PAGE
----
“You promise?” Sarn asked before he could stop himself. He sounded like his son. But once he’d said those words, he didn’t want to retract them. This was one promise he wanted with an intensity that surprised him.
Nulthir adjusted his sheathed sword. “I promise. I’ll teach you what I know about magic as soon as I can. But you don’t have to wait for me. He knows a fair bit about it too.” Nulthir waved to Thing.
“Yeah, but he knows about mind magic, and I don’t have that.” Sarn shuddered at that thought and thanked his ancestors that they’d had earth magic, instead.
“But the fundamentals are the same across all types of magic.” Thing raised a furry finger above his nest of blankets as he pontificated.
“That’s true, and he was there for every lesson. Remember, I met him when I was around Ran’s age.” Nulthir waved to the sleeping child.
Sarn rested a protective hand on Ran’s back, and his son stayed asleep. The boy kept irregular hours while they stayed here, so he no longer rose with the sun. Sarn couldn’t imagine Nulthir as a child that young, and he glared at Thing in case that OwlCat got any ideas. He didn’t want an image to pop into his head courtesy of that mind-reading owl, but Thing must have taken a hint because none did.
“Well, maybe don’t ask him yet. He should rest that mind some more.” Nulthir glanced at his long-time friend with worried eyes.
“I’m not an invalid. My beak works just fine, and I can speak aloud when I choose to.” Thing closed his eyes and settled back into his nest.
“Still, you should rest as much as you can. We don’t know what tomorrow will bring.” Nulthir turned to go after uttering that ominous statement, but he was right.
Sovvan had stalled Armageddon, not stopped it, and those Riders of the Apocalypse were still out there, doing God knew what, and that brought Sarn’s thoughts full circle. I hope you’re all right, Queen Shayari, and I hope the Queen of All Trees is too. Sarn didn’t know if there would be a Shayari without them, and he didn’t want to find out.
Nulthir pulled open the outer door and left without another word spoken aloud, but he might have mind talked to Thing. That OwlCat would never say either. Sarn laid down and pulled his son into his arms.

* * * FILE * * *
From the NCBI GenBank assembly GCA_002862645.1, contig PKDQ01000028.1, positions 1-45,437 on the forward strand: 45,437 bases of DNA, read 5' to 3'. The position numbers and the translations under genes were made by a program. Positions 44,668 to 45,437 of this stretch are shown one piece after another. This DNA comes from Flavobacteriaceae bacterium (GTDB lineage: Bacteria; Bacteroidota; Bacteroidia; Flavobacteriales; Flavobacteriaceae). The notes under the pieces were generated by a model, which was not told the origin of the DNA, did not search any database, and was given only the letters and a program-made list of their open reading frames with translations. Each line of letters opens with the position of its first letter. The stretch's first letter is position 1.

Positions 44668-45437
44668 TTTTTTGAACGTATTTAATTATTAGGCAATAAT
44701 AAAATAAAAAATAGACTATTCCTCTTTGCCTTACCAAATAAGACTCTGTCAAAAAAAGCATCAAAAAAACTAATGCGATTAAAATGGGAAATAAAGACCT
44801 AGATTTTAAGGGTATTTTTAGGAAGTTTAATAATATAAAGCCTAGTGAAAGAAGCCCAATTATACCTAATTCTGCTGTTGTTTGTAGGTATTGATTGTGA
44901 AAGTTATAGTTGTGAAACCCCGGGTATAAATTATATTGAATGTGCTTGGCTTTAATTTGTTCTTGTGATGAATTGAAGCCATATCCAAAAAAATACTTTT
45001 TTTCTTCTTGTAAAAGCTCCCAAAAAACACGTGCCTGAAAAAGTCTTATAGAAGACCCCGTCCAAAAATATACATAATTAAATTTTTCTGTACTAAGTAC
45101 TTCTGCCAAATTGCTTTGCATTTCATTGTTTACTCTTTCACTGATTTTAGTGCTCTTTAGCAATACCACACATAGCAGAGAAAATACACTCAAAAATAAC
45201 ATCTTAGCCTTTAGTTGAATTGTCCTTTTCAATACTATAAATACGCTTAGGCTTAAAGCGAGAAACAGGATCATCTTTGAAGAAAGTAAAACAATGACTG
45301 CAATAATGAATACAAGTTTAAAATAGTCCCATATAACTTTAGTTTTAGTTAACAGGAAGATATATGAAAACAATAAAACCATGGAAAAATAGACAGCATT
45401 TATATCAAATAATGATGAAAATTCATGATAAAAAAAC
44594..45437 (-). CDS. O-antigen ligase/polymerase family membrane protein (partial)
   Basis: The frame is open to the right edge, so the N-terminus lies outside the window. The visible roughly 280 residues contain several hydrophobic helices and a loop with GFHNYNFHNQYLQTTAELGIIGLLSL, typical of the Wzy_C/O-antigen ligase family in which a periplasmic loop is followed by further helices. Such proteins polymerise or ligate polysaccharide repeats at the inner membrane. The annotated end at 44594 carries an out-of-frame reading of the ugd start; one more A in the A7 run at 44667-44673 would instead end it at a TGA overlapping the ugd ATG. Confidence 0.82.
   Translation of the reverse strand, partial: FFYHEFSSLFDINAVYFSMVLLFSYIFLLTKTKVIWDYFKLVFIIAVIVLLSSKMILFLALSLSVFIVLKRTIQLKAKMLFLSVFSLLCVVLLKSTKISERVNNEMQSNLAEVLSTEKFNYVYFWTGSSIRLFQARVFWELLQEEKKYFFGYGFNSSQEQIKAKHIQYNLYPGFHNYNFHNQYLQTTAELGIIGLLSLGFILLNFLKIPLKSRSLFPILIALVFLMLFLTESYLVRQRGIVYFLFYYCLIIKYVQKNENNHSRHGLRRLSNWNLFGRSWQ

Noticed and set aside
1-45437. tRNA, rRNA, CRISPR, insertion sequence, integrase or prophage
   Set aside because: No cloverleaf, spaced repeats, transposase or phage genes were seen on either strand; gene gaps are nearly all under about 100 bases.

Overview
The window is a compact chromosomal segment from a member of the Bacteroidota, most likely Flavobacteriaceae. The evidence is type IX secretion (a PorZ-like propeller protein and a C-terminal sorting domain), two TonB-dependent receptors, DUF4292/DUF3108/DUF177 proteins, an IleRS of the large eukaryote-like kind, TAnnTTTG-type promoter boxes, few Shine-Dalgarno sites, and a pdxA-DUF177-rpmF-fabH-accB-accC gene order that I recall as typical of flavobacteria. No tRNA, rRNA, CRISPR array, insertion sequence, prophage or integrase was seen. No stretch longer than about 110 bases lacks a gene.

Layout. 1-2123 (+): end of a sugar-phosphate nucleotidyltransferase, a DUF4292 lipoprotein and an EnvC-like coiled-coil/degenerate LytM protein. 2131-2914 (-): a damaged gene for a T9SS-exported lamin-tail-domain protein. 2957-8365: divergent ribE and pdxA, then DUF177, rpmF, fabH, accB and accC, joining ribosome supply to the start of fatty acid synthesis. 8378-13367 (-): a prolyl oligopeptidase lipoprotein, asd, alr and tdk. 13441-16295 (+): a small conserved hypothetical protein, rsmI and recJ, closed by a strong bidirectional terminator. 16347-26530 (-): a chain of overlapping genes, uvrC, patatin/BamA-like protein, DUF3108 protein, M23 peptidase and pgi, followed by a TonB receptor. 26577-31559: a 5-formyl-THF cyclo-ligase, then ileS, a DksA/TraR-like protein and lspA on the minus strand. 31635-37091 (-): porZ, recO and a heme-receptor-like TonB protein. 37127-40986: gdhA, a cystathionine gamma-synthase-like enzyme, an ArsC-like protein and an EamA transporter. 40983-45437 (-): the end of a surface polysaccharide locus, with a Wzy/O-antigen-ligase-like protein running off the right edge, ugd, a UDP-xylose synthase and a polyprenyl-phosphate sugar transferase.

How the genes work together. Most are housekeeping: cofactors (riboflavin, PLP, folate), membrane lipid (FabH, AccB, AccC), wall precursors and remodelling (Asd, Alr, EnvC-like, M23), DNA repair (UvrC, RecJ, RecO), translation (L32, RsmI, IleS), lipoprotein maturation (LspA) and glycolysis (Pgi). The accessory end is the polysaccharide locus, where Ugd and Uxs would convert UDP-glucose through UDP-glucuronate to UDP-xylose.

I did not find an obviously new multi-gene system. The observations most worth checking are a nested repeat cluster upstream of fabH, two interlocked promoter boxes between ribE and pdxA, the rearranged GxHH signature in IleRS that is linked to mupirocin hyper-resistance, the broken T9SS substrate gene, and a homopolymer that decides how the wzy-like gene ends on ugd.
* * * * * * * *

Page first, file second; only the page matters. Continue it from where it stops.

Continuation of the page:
“Did you have a bad dream?” Ran asked, but he didn’t open his eyes. Instead, he snuggled into his embrace.
“No, I was just thinking dark thoughts, but they’re gone now. You chased them away.” Sarn rubbed his son’s back.
“Then you’ll have good dreams.” Ran yawned, and his breathing slowed.
“I hope so.” Sarn closed his eyes to hide their glow. He didn’t think sleep would come again, but it must have because a cold hand shook his shoulder and called his name an indeterminate amount of time later. She’d come for him at last. I’ll be your mage. Sarn tried to say, but his tongue was stuck to the roof of his mouth.
“Free us from our earthen prison,” a voice whispered as he struggled to wake up.
What prison was that woman talking about? Not the one under Mount Eredren, that wouldn’t make sense. Sarn couldn’t open his eyes. Lead weights pressed on them. Damn it. He must have drained himself while searching for the two queens.
“Free us,” the voice insisted as it split into two distinct voices.
But Sarn had never heard either of them before. Two strangers were in the room right now. He hugged his son and tried to call for help, but his mouth wouldn’t open, and Ran vanished from his arms. No! Give back my son. Sarn tried to reach for him, but his limbs froze.
Not frozen, you’re entombed in stone, said his earth magic, but that wasn’t helpful.
Free me. Sarn willed his magic to crack open whatever imprisoned him, but nothing happened. I thought we were one. So why wasn’t his magic helping him?
We are. You’re free, it said as darkness pulled Sarn under again. Why had his earth magic sounded confused? What was happening?